Cloud computing requires significant bandwidth to move the data from the customer premises to the cloud and back further increasing latency with stringent latency requirements for IoT applications and devices requiring real-time computation, the computing capabilities need to be at the edge - closer to the source of data generation.

Edge devices can include many different things, such as an IoT sensor, an employee’s notebook computer, their latest smartphone, the security camera or even the Internet-connected microwave oven in the office break room. Edge gateways themselves are considered edge devices within an edge-computing infrastructure. 

The edge gateway is the core element in edge/fog computing. As the name suggests, it provides gateway functions - it connects sensors/nodes at one end, provides one or multiple local function, and extends bi-directional communications to the cloud.

 

- The Benefits of Edge Computing

Edge computing can be placed at enterprise premises, for example inside factory buildings, in homes and vehicles, including trains, planes and private cars. The edge infrastructure can be managed or hosted by communication service providers or other types of service providers. Several use cases require various applications to deployed at different sites. In such scenarios a distributed cloud is useful which can be seen as an execution environment for applications over multiple sites, including connectivity managed as one solution.

With edge computing, each intelligent device - including smartphones, drones, sensors, robots and autonomous cars - shifts some of the data processing from the cloud to the edge. The cloud will continue to be used to manage IoT devices and to analyze large datasets in use cases where immediate action is not imperative.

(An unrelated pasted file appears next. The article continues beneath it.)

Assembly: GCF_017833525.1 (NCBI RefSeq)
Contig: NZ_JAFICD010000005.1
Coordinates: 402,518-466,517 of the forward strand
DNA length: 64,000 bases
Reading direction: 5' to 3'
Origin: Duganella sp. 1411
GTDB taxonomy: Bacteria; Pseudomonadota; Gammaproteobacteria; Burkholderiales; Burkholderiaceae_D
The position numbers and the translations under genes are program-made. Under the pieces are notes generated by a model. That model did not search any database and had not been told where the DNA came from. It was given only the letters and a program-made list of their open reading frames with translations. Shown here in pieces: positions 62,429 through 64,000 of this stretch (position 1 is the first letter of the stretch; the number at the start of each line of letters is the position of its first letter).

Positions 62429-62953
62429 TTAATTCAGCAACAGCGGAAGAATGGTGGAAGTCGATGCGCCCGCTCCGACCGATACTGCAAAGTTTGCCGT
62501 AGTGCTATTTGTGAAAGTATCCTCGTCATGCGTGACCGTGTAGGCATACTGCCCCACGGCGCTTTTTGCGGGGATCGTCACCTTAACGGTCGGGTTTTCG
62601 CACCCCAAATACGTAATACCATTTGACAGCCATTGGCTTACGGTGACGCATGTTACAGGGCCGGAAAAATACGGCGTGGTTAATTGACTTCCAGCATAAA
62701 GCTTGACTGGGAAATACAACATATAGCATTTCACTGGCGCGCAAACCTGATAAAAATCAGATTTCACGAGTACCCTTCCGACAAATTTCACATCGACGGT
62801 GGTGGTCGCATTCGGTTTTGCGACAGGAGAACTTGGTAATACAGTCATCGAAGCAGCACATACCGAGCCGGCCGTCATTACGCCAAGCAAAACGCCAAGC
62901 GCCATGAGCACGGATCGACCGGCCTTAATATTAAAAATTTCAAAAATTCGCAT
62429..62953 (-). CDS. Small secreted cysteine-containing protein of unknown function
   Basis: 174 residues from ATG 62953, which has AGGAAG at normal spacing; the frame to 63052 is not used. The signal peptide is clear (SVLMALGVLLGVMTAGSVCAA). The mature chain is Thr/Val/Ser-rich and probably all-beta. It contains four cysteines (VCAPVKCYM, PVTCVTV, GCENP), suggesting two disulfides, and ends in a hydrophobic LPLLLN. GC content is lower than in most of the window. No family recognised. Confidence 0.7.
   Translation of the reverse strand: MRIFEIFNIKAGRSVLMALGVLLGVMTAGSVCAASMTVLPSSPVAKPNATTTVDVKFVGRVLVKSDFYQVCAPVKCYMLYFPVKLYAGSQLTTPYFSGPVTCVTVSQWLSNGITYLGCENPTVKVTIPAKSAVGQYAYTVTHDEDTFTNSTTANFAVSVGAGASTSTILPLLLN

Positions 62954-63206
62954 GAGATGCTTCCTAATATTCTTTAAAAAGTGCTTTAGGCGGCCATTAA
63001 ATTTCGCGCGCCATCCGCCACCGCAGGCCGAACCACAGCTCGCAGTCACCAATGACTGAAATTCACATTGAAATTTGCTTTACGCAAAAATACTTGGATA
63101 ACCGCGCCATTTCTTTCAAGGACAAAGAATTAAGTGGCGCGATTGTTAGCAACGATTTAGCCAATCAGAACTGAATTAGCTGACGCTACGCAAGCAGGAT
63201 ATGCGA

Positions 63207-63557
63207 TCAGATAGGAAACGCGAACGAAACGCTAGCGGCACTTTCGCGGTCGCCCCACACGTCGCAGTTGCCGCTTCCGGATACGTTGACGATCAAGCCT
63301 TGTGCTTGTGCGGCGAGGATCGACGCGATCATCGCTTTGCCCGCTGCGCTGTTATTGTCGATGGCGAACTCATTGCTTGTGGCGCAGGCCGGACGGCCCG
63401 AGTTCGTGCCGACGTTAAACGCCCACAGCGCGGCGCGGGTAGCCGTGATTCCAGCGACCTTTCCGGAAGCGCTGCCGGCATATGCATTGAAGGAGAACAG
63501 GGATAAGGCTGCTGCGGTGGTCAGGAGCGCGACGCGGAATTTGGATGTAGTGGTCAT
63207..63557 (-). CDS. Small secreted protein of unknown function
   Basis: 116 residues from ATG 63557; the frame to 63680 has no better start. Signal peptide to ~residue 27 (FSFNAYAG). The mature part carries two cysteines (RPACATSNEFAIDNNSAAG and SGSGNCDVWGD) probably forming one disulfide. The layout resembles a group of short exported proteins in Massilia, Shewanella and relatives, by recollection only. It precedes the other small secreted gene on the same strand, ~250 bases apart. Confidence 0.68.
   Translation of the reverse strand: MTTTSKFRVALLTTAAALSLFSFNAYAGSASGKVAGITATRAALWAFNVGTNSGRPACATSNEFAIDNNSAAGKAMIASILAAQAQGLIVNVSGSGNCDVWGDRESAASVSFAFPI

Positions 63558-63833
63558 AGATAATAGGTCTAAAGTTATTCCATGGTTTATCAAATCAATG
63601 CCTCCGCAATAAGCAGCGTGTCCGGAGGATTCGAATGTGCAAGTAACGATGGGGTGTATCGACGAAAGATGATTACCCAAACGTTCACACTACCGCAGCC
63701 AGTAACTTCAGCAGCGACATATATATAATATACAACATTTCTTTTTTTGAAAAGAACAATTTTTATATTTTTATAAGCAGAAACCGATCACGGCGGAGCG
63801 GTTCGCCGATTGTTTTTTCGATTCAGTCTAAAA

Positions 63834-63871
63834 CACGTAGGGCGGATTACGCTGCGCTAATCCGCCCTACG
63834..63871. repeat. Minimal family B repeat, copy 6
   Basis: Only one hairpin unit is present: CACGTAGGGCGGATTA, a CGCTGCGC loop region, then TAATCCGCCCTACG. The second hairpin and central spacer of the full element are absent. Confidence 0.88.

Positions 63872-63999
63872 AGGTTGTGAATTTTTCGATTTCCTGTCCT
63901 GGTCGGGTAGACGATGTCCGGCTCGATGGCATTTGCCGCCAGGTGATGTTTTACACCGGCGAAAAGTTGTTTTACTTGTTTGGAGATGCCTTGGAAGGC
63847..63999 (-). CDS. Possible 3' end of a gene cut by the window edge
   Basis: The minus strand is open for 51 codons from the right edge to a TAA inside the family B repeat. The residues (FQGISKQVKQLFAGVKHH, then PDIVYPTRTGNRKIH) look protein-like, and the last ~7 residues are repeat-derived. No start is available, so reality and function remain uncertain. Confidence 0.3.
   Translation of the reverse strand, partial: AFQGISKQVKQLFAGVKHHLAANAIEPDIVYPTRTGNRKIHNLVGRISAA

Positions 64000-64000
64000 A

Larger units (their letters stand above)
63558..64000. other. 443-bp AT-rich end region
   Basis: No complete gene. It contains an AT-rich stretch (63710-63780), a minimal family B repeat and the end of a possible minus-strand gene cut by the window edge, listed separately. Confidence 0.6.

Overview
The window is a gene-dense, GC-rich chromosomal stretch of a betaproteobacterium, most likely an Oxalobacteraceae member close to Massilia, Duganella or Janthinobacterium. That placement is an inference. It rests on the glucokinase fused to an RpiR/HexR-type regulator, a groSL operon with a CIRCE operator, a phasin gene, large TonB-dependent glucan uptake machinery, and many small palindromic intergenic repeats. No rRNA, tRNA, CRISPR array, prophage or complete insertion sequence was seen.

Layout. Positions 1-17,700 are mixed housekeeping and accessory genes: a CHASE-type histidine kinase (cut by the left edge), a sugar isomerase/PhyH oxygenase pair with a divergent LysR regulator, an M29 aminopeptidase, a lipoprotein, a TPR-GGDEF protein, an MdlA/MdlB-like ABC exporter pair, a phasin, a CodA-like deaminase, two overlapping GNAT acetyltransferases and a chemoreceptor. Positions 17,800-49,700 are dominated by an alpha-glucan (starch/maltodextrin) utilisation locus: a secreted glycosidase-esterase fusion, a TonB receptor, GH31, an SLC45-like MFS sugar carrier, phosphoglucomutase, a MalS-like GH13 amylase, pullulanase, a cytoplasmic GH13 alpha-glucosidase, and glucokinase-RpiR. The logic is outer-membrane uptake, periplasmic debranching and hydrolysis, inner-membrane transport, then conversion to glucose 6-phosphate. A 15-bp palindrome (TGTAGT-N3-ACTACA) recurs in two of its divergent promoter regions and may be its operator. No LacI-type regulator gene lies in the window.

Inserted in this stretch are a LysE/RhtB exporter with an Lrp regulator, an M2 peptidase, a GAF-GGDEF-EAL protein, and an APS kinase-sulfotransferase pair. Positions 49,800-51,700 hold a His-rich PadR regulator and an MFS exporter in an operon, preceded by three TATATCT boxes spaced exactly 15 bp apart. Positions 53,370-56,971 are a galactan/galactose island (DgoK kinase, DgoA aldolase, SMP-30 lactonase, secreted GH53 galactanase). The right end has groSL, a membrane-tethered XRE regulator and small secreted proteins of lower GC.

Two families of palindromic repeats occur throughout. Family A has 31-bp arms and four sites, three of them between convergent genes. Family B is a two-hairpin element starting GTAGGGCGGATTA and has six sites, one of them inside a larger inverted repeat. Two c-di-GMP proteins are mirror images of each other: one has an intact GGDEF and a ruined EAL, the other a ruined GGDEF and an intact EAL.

The benefits of edge computing manifest in these areas:

  • Latency: moving data computing to the edge reduces latency.
  • Bandwidth: pushing processing to edge devices, instead of streaming data to the cloud for processing, decreases the need for high bandwidth while increasing response times.
  • Security: from a certain perspective, edge computing provides better security because data does not traverse over a network, instead staying close to the edge devices where it is generated.

 

Going Beyond Edge Computing with Distributed Cloud

 

- Distributed Cloud

Distributed cloud computing refers to having computation, storage, and networking in a micro-cloud located outside the centralized cloud. It generalizes the cloud computing model to position, process, and serve data and applications from geographically distributed sites to meet requirements for performance, redundancy and regulations. Examples of a distributed cloud include both fog computing and edge computing. Establishing a distributed cloud situates computing closer to the end user, providing decreased latency and opportunities for increased security. 

Edge computing is a solution where data is processed as close as possible to the place where it is generated. Applications that can benefit from edge computing are those where low latency and high throughput are critical, or where it is too expensive to send the data back to a distant cloud for processing. Other ways edge computing offers benefits includes cases where the transport network is bandwidth constrained or unreliable, or the data is too sensitive to be sent over public networks, even if encrypted. 

Therefore, edge computing is not a different computing paradigm but an extension of distributed cloud computing. The two models can be reconciled by considering edge computing resources as a “micro” cloud data center, with the edge storage and computing resources connected to larger cloud data centers for big data analysis and bulk storage. 

 

- Creating the Next-Generation Edge-Cloud Ecosystem

Distributed cloud computing expands the traditional, large data center-based cloud model to a set of distributed cloud infrastructure components that are geographically dispersed.
Distributed cloud computing continues to offer on-demand scaling of computing and storage while moving it closer to where these are needed for improved performance. Edge computing is a complementary aspect of distributed cloud computing, and represents the farthest end of a distributed cloud architecture.

Edge computing has great potential to help communication service providers improve content delivery, enable extreme low-latency use cases and meet stringent legal requirements on data security and privacy. To succeed, they need to deliver solutions that can host different kinds of platforms and provide a high level of flexibility for application developers.